Teacher ordered to take down tiny Christmas tree aptly analyzes problem with so-called ‘tolerance’

Teacher ordered to take down tiny Christmas tree aptly analyzes problem with so-called ‘tolerance’

Catherine Gordon, who teaches math at Bangor High School, has been decorating her classroom each Christmas season for the past three decades with a tiny pink Hello Kitty Christmas tree.

On Friday, Gordon received an email from the principal telling her the tree was inappropriate.

Her response neatly sums up the problem with zero tolerance policies, which have become a fixture in schools throughout the country. She told Boston NBC affiliate WLBZ:

I just think it’s because of the culture and our society now, that we are so afraid that it might offend somebody, that we have become so conscious of that, that in our wanting to not offend, we literally are being restrictive on everything now. It’s like nothing is deemed appropriate.

Gordon also poured out her heart on Facebook, posting:

I am very sad… After 30 years of decorating my classroom for the holidays, I was told today by the building principal…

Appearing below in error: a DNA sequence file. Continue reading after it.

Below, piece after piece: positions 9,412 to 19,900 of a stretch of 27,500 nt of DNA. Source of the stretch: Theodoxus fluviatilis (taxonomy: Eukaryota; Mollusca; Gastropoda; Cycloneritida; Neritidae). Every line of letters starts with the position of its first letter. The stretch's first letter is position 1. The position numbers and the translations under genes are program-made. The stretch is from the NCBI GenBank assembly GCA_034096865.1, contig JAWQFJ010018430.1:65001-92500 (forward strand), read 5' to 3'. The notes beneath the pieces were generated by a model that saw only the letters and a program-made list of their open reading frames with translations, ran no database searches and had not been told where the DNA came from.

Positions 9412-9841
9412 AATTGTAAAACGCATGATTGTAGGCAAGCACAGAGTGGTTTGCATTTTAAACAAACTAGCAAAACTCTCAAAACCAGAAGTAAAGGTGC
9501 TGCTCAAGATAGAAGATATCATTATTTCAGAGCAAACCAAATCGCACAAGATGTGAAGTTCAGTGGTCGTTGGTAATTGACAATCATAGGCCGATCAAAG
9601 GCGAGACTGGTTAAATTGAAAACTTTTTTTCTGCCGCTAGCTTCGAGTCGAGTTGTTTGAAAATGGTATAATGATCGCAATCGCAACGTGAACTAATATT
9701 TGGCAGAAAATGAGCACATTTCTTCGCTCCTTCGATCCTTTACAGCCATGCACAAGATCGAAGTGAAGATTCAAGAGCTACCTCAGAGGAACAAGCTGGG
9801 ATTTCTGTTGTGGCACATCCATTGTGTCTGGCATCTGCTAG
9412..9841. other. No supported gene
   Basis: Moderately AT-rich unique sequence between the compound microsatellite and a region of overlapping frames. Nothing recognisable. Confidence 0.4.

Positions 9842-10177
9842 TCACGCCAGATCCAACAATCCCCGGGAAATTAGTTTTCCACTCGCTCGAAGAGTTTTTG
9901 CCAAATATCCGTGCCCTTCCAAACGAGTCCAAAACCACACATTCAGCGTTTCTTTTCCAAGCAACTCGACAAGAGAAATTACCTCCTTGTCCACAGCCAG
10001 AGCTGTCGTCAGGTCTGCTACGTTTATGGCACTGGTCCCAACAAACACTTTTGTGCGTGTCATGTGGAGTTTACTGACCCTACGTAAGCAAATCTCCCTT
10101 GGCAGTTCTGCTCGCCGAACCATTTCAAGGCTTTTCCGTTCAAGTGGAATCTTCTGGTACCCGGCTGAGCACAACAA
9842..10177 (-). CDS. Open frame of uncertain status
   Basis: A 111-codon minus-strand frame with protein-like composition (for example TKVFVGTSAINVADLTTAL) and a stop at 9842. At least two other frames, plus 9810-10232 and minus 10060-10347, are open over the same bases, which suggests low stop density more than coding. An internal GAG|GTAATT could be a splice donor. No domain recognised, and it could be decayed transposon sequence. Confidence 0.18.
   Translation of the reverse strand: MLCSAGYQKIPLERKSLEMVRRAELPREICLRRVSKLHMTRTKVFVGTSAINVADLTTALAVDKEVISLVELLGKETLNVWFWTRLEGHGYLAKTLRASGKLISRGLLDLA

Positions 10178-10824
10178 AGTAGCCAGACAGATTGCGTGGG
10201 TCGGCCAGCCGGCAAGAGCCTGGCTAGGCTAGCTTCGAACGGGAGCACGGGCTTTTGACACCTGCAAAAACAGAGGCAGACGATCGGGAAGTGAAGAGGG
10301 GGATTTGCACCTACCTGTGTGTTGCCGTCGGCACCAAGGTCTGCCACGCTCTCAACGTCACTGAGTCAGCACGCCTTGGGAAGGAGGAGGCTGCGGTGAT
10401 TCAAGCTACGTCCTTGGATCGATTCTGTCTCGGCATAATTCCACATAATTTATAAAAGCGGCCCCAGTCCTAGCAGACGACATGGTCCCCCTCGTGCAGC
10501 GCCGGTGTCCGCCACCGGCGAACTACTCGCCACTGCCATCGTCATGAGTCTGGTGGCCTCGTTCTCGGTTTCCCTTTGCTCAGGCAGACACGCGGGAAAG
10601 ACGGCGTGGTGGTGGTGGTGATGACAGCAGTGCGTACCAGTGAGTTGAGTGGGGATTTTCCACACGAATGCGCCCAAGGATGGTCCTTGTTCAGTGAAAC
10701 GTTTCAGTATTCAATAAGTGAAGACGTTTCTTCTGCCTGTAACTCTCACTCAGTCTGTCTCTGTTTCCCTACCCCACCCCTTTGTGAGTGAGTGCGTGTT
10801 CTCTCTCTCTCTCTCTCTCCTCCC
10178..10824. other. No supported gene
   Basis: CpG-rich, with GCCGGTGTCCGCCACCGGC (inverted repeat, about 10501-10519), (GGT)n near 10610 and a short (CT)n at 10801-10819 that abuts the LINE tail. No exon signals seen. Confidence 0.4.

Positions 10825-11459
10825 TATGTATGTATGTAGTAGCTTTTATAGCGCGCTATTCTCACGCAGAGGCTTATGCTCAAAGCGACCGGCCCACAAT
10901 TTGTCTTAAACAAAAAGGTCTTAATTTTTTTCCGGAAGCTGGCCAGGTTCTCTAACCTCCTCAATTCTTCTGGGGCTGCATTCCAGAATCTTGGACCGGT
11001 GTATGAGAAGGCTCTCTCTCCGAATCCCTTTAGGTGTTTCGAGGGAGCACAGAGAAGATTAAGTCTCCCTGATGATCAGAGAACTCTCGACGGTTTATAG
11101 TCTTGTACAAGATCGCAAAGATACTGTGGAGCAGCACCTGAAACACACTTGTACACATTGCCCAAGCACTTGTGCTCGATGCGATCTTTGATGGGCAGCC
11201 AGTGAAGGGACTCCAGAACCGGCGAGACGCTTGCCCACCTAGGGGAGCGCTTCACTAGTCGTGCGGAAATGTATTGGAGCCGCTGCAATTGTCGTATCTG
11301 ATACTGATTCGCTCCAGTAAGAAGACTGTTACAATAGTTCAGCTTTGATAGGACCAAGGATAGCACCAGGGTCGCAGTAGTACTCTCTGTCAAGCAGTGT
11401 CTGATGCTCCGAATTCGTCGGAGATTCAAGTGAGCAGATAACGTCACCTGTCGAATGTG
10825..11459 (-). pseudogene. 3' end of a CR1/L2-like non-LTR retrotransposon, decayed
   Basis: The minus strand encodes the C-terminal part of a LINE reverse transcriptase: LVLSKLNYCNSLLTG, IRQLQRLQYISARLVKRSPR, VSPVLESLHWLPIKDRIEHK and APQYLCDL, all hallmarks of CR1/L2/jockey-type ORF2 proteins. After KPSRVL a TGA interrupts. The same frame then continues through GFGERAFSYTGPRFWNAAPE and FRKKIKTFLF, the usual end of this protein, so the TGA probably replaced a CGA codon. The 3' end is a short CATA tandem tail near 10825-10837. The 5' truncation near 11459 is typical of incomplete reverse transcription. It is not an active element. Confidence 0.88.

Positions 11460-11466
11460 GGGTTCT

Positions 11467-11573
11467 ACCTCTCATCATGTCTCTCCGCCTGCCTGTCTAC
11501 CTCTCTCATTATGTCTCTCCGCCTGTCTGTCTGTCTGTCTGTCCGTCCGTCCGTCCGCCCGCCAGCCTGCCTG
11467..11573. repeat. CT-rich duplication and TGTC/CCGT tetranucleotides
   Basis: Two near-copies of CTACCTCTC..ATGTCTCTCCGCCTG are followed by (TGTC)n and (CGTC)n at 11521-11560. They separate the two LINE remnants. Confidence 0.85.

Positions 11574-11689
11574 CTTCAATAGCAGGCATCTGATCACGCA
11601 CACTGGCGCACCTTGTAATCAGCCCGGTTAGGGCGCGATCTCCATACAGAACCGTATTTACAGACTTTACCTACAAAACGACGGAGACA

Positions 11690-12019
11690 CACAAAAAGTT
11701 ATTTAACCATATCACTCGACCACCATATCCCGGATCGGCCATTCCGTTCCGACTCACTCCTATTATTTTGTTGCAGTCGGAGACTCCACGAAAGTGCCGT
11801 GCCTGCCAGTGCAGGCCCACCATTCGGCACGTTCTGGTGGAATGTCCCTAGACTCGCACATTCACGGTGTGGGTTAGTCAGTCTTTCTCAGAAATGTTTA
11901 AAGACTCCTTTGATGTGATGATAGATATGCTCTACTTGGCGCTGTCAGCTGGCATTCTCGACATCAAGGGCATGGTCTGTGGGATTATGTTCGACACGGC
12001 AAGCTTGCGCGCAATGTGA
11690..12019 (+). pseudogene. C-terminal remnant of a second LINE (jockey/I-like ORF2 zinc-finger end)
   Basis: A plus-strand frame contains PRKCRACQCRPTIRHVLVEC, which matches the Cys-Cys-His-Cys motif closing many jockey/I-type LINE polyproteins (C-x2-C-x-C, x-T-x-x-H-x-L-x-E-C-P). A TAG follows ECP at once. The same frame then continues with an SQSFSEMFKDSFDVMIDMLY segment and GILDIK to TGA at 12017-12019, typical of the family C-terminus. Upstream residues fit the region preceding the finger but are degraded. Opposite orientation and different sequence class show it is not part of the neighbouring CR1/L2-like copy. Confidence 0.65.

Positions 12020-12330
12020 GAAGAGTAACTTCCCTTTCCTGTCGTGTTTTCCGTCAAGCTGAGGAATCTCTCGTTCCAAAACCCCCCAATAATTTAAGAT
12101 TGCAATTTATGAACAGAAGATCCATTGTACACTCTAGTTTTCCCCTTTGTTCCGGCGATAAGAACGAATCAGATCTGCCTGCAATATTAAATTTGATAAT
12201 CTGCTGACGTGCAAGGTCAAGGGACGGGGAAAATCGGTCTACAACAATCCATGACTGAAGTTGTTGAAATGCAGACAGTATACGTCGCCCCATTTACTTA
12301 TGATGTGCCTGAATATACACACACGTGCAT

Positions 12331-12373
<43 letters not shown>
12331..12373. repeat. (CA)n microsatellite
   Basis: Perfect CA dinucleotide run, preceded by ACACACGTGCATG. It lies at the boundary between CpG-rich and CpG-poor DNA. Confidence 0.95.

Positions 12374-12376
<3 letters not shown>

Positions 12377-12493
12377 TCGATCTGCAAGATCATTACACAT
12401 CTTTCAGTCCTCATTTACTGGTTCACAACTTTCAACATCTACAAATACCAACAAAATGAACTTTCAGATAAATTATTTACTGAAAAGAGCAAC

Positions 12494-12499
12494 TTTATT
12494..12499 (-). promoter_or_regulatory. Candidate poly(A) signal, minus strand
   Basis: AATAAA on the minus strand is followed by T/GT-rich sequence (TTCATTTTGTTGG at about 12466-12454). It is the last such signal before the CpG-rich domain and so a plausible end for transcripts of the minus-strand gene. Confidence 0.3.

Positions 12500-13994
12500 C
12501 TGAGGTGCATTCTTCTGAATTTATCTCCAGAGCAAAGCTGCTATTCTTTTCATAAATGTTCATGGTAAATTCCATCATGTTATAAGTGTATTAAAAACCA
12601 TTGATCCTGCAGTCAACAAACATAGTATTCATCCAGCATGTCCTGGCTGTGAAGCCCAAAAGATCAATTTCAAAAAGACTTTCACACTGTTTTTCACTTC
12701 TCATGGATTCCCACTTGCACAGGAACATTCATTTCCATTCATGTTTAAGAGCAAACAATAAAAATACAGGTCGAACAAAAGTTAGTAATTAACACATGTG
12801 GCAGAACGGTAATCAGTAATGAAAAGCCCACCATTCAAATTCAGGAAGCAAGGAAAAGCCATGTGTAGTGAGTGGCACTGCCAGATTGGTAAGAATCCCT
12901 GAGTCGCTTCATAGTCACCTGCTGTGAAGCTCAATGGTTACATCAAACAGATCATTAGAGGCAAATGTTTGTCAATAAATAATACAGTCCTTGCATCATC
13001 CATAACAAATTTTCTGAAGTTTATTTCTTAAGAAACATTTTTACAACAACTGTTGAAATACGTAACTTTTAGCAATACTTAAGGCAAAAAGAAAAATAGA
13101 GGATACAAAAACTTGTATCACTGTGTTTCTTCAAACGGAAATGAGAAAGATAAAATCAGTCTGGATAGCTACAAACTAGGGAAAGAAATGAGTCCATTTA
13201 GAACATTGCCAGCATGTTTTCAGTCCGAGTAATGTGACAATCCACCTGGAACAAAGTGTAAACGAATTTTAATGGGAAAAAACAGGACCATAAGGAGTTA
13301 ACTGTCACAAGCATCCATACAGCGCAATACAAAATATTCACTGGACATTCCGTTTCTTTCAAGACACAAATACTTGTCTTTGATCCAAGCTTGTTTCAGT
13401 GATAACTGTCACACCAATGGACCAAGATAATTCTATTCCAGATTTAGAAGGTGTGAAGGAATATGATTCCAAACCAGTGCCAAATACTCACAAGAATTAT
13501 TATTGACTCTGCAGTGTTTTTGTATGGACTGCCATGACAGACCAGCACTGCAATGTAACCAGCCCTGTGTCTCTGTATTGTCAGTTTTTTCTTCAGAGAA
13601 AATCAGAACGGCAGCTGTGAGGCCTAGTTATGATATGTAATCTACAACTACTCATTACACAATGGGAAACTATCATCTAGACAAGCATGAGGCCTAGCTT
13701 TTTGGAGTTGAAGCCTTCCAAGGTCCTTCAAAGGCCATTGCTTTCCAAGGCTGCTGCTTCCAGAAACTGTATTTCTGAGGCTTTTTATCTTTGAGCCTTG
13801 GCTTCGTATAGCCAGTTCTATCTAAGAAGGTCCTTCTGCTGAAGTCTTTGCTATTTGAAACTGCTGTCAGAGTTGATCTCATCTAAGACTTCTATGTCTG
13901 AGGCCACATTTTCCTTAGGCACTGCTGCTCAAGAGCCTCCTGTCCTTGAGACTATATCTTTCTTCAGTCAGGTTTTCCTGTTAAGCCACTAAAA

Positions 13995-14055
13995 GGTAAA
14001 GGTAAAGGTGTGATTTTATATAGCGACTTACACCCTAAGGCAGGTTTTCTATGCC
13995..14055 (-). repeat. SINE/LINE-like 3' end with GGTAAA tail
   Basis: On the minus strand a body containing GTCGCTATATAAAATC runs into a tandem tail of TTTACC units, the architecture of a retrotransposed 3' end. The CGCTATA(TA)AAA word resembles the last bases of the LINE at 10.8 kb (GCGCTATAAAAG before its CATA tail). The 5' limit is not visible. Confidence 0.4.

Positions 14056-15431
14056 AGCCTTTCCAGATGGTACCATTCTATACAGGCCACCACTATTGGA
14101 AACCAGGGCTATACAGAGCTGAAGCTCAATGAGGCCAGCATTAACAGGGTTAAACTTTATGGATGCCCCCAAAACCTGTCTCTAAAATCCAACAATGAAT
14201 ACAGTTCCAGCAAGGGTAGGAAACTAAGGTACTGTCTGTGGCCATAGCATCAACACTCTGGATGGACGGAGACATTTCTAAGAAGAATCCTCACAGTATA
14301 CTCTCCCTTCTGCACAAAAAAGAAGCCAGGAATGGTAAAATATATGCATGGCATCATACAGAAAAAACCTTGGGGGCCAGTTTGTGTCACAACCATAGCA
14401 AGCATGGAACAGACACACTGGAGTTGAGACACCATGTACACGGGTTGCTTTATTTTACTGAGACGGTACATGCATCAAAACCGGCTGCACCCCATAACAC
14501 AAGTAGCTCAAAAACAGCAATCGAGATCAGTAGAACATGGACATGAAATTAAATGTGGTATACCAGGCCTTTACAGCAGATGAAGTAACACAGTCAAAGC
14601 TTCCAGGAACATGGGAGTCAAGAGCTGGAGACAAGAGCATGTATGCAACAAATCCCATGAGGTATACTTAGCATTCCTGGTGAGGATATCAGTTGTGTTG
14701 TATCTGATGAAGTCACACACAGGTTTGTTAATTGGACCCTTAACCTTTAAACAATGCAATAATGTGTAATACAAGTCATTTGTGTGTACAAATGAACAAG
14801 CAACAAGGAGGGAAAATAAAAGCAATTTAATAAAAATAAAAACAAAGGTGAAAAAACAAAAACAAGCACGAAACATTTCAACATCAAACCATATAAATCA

Posted by Catherine Gordon on Friday, December 18, 2015

The post has been shared over 1,000 times.

Gordon
Catherine Gordon

The attention received by the story, which has now appeared in some dozen different news outlets, prompted the Bangor School Superintendent to issue a statement, which reads in part:

In alignment with national and state standards, the Bangor School Department educates students about culture, traditions, and holidays through curriculum ties in English language arts, music, art, social studies, and world languages. Our focus is educating students to become global citizens with the necessary 21st century skills for college and career readiness for their future success. Maintaining consistency with this approach has not been an issue for the Bangor School Department, as faculty and staff are committed to what is in the best interest of students and working towards out mission of academic excellence for all.

A more perfect response is hard to imagine. It is typically (for this mindset) cold, detached, and antiseptic.

Ben Bowles

Ben Bowles

Ben Bowles is a freelance writer.


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